Double Leg Reach
The double leg reach is a challenging Pilates mat exercise for the abdominals and core. This exercise challenges the ability to lift both legs straight up in the air from a back-lying position without bulging the abs and arching the back.
Participants performed three 2-4 second isometric contractions to establish MVC and %EMGpeak. They then performed a double leg landing assessment to determine how high risk biomechanical variables like peak vGRF compare between double and single leg tasks.
The core consists of muscles in the abdomen, lower back, hips and pelvis that work together to stabilize the spine. Core strength is important because it helps the body withstand spinal weight load and perform movement tasks in daily life. It requires the development of a range of motion and full muscle-action spectrum, including eccentric, isometric and concentric muscle actions. Core-focused exercises should also integrate resistance with flexion, extension, lateral flexion and rotation movements.
The double leg reach is a Pilates mat exercise that works both the upper and lower abdominal muscles. Performing this exercise will build strength and endurance in the abs, improve core stability and enhance coordination. However, this exercise should not be performed if you have a back or hip injury.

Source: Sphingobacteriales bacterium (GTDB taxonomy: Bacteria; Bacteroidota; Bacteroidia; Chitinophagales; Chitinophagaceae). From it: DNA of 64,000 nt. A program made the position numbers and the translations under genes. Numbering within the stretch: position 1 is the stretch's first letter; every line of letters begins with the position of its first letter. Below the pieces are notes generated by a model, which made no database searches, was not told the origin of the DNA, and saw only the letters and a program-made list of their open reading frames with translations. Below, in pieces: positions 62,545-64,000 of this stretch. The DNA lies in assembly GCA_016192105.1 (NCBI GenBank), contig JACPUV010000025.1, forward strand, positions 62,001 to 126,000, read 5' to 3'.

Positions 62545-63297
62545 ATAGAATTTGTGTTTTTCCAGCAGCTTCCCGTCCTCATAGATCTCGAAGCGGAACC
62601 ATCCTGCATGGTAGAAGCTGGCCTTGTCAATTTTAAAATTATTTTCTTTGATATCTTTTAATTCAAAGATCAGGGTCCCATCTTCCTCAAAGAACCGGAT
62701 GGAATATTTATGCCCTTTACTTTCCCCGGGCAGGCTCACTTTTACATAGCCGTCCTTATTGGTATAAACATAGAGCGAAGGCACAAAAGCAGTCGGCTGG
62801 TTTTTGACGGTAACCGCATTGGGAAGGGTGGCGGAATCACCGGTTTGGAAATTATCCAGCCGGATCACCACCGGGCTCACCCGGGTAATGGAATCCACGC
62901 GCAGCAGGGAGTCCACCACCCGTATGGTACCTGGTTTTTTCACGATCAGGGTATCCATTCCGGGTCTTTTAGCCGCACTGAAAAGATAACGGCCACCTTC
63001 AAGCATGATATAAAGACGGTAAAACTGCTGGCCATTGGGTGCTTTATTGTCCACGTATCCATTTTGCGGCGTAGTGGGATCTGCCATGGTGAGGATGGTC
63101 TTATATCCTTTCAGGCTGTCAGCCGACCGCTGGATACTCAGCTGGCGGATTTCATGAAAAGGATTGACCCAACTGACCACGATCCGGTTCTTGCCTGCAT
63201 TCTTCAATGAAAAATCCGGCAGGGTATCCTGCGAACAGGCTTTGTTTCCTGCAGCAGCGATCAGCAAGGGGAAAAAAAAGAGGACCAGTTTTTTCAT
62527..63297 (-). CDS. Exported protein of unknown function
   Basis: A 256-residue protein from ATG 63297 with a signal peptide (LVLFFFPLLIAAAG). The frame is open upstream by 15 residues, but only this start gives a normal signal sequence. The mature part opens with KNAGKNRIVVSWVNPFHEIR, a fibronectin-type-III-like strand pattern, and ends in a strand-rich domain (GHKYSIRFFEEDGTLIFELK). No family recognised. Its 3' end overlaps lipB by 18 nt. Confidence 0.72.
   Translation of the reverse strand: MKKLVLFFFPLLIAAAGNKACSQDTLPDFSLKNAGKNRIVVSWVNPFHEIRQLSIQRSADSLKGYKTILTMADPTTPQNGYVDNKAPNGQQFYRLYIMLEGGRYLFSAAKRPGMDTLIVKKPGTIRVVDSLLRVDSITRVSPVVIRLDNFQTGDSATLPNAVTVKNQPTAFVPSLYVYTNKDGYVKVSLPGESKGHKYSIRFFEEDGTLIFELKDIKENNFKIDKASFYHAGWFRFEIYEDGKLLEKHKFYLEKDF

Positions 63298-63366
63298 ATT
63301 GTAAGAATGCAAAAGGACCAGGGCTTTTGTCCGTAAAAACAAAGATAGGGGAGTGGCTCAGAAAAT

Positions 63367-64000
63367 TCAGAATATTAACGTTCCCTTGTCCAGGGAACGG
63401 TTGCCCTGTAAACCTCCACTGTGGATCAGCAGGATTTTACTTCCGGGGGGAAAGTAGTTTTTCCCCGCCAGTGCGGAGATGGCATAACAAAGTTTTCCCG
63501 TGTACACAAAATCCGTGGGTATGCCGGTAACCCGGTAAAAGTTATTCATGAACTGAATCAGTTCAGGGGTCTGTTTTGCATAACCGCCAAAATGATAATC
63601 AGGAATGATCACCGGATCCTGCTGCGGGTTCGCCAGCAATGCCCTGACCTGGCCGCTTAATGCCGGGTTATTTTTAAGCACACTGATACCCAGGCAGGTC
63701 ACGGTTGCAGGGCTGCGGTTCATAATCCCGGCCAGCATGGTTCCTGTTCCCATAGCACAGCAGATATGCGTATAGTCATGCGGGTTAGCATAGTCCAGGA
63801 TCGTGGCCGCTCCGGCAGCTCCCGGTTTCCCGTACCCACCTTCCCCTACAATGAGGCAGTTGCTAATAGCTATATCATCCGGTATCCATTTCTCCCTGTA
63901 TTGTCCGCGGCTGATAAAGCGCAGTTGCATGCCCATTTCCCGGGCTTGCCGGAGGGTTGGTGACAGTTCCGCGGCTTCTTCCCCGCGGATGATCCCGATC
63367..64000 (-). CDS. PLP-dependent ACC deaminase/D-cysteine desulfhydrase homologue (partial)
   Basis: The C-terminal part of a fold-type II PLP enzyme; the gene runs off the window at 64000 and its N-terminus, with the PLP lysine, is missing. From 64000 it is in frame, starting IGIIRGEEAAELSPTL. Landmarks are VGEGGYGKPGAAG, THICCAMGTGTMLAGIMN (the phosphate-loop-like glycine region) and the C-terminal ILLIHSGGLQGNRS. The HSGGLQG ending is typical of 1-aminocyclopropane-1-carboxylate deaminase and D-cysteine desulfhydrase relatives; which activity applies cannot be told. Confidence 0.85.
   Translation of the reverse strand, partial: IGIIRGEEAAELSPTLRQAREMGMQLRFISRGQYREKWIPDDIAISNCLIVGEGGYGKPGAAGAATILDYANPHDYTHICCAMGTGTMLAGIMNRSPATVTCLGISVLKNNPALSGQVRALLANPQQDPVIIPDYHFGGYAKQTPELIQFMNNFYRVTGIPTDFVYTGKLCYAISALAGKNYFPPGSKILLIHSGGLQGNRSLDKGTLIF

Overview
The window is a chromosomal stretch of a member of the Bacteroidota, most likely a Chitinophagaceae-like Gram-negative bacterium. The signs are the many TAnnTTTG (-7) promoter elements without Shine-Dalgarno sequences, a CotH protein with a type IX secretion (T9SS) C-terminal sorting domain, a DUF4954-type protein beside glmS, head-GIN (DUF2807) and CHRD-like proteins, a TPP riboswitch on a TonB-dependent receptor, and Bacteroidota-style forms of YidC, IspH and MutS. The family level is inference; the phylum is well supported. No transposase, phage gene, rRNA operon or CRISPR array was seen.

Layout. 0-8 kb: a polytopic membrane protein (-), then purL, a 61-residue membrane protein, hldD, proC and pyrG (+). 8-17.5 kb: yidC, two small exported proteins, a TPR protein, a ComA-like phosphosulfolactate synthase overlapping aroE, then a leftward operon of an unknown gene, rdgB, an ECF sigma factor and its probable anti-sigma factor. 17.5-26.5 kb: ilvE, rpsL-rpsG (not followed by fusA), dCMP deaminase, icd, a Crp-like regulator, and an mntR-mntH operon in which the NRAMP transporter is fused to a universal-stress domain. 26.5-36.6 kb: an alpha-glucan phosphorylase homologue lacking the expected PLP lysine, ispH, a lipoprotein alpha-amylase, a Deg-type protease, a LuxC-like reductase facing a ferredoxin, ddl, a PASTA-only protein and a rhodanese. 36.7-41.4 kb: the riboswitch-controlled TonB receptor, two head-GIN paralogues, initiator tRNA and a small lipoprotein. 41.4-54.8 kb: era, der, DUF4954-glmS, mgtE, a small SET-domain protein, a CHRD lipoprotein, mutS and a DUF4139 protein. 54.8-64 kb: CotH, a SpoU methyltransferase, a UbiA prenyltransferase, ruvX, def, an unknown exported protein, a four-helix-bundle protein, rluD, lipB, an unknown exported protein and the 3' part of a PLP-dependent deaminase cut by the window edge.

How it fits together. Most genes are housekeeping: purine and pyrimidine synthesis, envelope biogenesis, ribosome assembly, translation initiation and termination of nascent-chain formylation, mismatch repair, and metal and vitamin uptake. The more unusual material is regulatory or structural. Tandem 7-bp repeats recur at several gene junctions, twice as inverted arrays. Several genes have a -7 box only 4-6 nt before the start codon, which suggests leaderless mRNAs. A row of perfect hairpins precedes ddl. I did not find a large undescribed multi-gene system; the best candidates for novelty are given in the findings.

A recent study of college athletes examined the relationship between core stability (double leg lowering) and performance tests such as the T-test, 40-yard dash and medicine ball throw. The results of the study found a fair to moderate correlation between core stability and athletic performance. In addition, top performers on the core stability test displayed a stronger correlation with performance than bottom performers.
This correlation suggests that the double leg reach may be a good tool for assessing functional core strength in athletic populations. However, the authors noted that further research is needed to determine whether the double leg lowering correlates with specific athletic skills or provides information about the ability of a particular individual to successfully perform those skills.
Lie on your back and engage the abdominal muscles. Bend both knees toward your chest and grab your ankles. Keeping your back flat into the mat (imprinted) and breathing deeply, lift the arms straight out and then extend them at an angle out to the side. Hold for three deep breaths before returning the legs to the starting position. Repeat 10 times.
The single leg squat (SLS) is an important functional test that can be used in preparticipation sports physical examinations to identify dynamic knee valgus and predict the risk of lower-limb injury. The kinesiology literature indicates that the SLS is a reliable measure of lower-limb strength, and can be combined with surface electromyography to assess muscle activation.